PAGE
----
Our approach is to use geo-tagged social media messages (Sina-Weibo) as a crowdsourced map data provider. We utilized the public APIs to collect six months of geo-tagged social media messages in Beijing (total 9.5 million messages collected). There are five key steps in our crowdsourced analysis and mapping framework. First, a regular grid of 400 m × 400 m was created to divide the urban core of Beijing into 18,492 cells. Second, we calculated the numbers of social media messages within each cell and their temporal frequency trends. Third, we only kept the cells with high frequency of social media activities and used the K-means to categorize these cells into seven types of land use clusters. Fourth, we applied text mining approach and word clouds to verify our estimation of land use type for each cluster. Fifth, we used a commercial collection of POI to exanimate the relevance of associate POI types in each land use cluster. We also found some research challenges in this study. First, our methods only focus on 2D dimensions of urban land use rather than 3D dimensions. In a big city, like Beijing, multiple urban land use types (such as residential and commercial) are mixed within high-rise buildings and concentrated housing areas. Urban land use types are more dynamic and mixed in many Chinese cities. By analyzing the fluctuations and message content in social media over time and space, we may be able to monitor the dynamic and mixed features of urban land use patterns in big Chinese cities. Second, we only use a pre-defined grid system (400 m × 400 m) for our urban land use spatial analysis unit. The size was adopted by following previous research works. However, we may need to examine the sensitivity of our methods by using different size of grids, such as 800 m × 800 m or 200 m × 200 m in the future. Third, we only considered the temporal trends of social media messages by combining all messages within a cell. We may need to apply some linguistic methods to classify different types of social media messages first and to remove some errors and noises before creating the temporal trend graph. Finally, we only collected the social media data from January 2014 to July 2014 (six months). The temporal trend patterns might be changed in different seasons or months. If we can collect the whole-year datasets, we can compare the dynamic changes of land use patterns between Summer season and Winter season in Beijing and these dynamic changes might provide more useful information for urban planning.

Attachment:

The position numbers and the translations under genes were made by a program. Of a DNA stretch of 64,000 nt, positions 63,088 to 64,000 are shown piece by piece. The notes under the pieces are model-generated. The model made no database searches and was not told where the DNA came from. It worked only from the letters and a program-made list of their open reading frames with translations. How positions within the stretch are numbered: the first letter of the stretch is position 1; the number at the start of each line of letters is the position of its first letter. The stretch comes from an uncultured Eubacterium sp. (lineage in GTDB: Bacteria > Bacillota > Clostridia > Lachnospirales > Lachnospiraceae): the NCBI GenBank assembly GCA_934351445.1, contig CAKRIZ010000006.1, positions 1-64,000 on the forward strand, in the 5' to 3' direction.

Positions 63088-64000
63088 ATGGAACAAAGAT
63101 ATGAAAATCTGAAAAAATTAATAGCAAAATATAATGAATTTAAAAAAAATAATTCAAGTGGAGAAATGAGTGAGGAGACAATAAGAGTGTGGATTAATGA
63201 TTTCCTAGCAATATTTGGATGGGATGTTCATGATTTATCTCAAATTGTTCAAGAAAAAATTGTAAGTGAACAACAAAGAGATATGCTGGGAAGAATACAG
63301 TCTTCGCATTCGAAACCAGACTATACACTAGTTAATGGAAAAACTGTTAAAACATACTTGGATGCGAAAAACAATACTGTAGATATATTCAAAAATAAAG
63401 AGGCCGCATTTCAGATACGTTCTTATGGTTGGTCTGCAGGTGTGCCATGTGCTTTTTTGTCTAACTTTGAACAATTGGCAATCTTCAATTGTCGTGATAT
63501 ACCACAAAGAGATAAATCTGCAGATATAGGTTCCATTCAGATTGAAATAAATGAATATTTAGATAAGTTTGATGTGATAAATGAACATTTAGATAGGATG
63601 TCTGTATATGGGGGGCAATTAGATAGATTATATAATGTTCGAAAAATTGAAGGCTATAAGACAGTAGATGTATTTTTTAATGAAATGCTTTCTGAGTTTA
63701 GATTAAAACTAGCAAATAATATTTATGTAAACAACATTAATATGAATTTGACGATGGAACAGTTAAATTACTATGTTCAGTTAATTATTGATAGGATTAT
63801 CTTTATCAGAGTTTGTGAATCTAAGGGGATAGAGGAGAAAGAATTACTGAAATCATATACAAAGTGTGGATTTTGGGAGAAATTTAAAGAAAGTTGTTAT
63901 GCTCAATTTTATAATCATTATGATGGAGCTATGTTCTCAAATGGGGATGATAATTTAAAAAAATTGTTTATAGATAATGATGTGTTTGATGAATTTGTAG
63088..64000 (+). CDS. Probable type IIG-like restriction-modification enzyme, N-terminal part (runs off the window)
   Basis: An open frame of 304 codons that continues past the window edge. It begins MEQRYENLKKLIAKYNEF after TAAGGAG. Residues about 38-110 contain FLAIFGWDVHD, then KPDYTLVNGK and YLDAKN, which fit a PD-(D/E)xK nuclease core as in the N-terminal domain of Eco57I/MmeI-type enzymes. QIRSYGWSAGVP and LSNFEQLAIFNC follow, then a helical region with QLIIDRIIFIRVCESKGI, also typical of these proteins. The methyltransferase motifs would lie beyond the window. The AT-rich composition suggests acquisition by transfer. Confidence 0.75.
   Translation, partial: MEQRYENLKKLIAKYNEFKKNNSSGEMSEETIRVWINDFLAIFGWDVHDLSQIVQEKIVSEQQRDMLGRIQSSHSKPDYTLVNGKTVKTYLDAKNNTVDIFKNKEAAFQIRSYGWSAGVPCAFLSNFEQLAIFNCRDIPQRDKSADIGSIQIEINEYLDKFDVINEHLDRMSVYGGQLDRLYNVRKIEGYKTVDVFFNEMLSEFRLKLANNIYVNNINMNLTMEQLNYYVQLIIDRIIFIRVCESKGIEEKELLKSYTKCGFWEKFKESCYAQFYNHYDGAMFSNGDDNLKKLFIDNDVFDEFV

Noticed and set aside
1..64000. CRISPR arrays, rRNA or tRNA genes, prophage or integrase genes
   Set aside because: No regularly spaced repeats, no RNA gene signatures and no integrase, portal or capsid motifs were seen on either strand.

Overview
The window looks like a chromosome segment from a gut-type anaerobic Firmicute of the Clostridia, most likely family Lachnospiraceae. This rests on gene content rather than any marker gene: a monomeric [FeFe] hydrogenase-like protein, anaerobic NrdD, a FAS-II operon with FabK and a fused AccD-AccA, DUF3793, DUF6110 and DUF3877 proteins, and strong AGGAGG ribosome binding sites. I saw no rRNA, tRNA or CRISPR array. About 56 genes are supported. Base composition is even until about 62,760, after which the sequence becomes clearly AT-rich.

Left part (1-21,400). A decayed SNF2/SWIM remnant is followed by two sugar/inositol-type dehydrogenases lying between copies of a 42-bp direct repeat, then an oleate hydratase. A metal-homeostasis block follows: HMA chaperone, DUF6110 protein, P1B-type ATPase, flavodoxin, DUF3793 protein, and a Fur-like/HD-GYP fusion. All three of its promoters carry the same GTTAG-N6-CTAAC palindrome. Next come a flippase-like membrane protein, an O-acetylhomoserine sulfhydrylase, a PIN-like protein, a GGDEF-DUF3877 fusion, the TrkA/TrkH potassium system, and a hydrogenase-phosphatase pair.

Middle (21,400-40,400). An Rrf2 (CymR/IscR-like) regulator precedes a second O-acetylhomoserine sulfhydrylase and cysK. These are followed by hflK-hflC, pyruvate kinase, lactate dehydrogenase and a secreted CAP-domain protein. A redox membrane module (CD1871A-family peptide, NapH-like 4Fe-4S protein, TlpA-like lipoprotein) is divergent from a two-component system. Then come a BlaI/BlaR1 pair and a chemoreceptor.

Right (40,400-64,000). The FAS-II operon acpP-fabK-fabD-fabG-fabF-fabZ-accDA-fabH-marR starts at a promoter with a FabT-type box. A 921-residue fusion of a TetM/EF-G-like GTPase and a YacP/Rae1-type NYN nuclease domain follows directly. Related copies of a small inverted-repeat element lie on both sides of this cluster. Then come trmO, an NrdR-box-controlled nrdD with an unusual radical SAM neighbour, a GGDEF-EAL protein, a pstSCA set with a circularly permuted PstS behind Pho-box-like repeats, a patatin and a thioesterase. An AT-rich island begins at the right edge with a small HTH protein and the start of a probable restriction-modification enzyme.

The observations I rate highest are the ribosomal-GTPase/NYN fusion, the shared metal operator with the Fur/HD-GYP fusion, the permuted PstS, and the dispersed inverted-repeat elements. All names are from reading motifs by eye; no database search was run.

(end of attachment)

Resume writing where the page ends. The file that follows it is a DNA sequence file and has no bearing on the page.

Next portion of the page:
This research provides a new way to study urban land use patterns in a city from a multidisciplinary perspective. We combine multiple research methods, including GIS, text mining (Deep Learning), K-means, word clouds, and other visualization tools, to explore the dynamic relationships between the temporal trend patterns of social media messages and the land use patterns in Beijing. Social media data, as a major crowdsourced data source, can be linked and aggregated into multiple map layers and GIS datasets for multiple purposes [40]. The fundamental concept of “map overlay” is applied here to combine, integrate, and cross-reference multiple data sources together (including geo-tagged social media, texts, and commercial POI data) and explore their dynamic spatiotemporal patterns in maps. We hope that our new method can be used for other types of applications for urban development in the future, such as hourly population density estimations for disaster responses, site selection for commercial companies, business potential analytics, etc.